ACFI Mock Trial – “The Evidence”

Another in the ACFI series of educational and training tools to aid forensic investigators

Mock Trial DVDs

A demonstration on evidentiary issues and principles in a commercial trial setting including fundamental principles of admissibility, hearsay exceptions, probative value, and the true meaning of the protections afforded by the federal and provincial Evidence Acts and the Charter.

This programme was designed to demonstrate the application of the basic principles of the law of evidence in Canada in the context of a civil fraud trial directed in the course of a bankruptcy administration.

During this civil trial you will witness the examination in chief and the cross examination of the plaintiff in making his case, as well as the examination in chief and the cross examination of the defendant in putting in its defence to the case.

The participants, seasoned practitioners in their respective fields, allow time at the end of this lively and sometimes convivial trial for a panel discussion which elaborates further on Canada’s law of evidence.

Run time approx 2:00

This DVD contains a tape of a cross-examination of a witness on an affidavit sworn in support of interim, injunctive relief, a brief re-examination, and a separate segment where the participants form a panel and debrief the attendees of the 2006 ACFI conference which saw their demonstration.  Unlike most cross-examination, this one was overseen by the eminent Justice Gans, whose interventions are most helpful in illustrating the judicial attitude toward an investigator ‘s testimony during cross-examination.   While almost all  training videos are set in a trial setting, the fact is that many investigators are more likely to be required to submit affidavits in support of court applications or motions and be cross-examined on them than they will be asked to testify at trial.  This DVD therefore fills an important niche by providing a first class training video on out of court cross-examinations.  Because the process of cross-examination on an affidavit remains unchanged since 2006, this video remains as relevant today as when it was produced.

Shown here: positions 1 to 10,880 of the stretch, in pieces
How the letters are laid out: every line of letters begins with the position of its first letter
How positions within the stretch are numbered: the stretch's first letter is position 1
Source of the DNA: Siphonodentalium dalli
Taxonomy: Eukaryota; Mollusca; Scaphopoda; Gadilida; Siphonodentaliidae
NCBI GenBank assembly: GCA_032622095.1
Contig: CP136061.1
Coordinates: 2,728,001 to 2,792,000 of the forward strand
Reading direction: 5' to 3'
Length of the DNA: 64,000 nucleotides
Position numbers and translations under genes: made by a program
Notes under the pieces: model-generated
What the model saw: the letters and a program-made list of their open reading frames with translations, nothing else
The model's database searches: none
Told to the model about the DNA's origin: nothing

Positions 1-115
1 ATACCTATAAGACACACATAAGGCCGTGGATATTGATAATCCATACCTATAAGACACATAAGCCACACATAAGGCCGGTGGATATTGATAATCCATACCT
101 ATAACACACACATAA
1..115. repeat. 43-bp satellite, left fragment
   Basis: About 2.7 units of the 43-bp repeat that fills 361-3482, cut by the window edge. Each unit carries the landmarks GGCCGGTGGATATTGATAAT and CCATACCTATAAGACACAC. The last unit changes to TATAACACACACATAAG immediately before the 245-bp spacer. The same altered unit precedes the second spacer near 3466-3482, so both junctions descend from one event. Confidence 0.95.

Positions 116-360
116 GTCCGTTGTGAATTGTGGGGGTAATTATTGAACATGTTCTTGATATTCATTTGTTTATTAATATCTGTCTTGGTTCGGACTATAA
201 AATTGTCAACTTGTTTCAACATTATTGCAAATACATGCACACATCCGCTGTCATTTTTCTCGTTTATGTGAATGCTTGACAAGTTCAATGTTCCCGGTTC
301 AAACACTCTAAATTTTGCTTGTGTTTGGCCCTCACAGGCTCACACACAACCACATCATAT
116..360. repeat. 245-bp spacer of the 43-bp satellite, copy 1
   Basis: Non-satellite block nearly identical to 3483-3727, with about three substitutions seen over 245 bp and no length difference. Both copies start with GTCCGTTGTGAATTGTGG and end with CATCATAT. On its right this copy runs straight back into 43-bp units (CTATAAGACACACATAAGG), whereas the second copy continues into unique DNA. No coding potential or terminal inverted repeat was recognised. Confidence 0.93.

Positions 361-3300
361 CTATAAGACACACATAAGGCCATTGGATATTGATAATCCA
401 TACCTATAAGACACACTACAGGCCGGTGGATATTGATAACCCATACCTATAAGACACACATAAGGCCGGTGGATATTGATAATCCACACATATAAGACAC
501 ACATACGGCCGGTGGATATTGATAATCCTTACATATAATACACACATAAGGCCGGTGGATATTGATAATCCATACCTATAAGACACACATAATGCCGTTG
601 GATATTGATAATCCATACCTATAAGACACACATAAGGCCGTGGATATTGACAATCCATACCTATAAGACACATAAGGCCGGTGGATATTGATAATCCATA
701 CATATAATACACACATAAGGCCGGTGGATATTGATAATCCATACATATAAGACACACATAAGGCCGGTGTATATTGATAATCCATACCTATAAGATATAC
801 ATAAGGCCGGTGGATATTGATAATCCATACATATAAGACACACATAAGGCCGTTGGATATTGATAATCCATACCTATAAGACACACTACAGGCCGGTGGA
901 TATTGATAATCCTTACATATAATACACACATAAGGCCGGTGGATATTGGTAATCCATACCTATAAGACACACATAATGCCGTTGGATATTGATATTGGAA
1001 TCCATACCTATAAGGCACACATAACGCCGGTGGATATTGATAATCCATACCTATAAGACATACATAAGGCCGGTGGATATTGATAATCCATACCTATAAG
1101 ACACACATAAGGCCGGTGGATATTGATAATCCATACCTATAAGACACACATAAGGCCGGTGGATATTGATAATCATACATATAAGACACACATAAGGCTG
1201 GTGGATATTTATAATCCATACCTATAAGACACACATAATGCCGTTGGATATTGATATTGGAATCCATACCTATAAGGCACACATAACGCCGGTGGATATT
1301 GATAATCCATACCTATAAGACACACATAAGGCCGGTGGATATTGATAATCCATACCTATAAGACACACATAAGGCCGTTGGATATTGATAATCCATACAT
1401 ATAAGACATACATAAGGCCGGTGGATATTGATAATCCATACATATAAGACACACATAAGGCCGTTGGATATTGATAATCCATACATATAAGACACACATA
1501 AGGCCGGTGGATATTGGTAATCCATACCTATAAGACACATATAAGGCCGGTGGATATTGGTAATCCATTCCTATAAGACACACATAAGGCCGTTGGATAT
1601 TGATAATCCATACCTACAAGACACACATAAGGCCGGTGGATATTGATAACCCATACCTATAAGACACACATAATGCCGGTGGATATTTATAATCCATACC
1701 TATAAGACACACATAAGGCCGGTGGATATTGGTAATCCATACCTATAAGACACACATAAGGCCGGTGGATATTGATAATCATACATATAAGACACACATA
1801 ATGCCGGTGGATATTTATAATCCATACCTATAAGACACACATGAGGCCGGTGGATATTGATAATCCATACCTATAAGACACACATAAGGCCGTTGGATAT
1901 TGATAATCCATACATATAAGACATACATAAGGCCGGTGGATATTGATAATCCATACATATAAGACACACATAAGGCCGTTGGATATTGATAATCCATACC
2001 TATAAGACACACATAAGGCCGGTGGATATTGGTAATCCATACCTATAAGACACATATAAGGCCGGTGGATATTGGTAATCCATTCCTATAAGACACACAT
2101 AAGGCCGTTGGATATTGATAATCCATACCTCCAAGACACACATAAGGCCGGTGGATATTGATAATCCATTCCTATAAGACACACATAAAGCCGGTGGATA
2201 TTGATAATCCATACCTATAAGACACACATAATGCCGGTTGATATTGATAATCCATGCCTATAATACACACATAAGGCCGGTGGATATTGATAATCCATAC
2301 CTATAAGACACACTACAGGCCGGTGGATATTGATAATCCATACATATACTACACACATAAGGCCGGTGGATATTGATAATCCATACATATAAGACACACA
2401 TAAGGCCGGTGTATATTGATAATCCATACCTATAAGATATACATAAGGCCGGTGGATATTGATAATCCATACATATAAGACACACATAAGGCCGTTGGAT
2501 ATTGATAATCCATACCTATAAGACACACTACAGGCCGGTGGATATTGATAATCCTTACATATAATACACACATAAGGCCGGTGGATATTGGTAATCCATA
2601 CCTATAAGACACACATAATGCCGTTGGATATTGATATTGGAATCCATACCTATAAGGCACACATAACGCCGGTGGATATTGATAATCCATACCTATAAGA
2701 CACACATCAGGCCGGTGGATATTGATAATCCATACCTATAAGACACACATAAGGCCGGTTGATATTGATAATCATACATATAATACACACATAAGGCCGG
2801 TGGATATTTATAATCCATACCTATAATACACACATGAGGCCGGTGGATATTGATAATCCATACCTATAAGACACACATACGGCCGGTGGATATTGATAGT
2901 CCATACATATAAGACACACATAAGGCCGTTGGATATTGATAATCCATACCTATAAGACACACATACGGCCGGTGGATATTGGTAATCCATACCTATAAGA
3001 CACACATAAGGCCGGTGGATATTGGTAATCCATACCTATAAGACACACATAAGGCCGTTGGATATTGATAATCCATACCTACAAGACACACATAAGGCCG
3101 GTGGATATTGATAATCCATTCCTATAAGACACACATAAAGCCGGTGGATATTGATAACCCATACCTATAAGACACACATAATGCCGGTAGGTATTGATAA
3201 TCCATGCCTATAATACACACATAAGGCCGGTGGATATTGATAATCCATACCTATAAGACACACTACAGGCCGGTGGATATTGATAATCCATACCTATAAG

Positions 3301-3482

The taping lasts approximately 2 hours, with Mr. Rosenberg ‘s  cross-examination lasting about 40 minutes, and Peter Wells ‘ re-examination lasting less than 10 minutes.  Then legal argument follows for about 15 minutes.  Justice Gans then renders reasons for his decision to uphold an interim injunction that was being challenged on the motion. The video concludes with a hour long debriefing by the panelists for the attendees of the conference.  

 The tape is a good illustration of the process as it shows how lawyers typically fumble around at the start of cross-examination to probe for weaknesses, and then penetrating questions follow once those weaknesses have been pinpointed.  As a witness you will want to see how your evidence is woven into legal argument by watching this video. As always, Justice Gans ‘ comments throughout the proceeding are worth their weight in gold, and should be mandatory viewing for any investigator who may be called upon to give evidence in a court of law.

David Debenham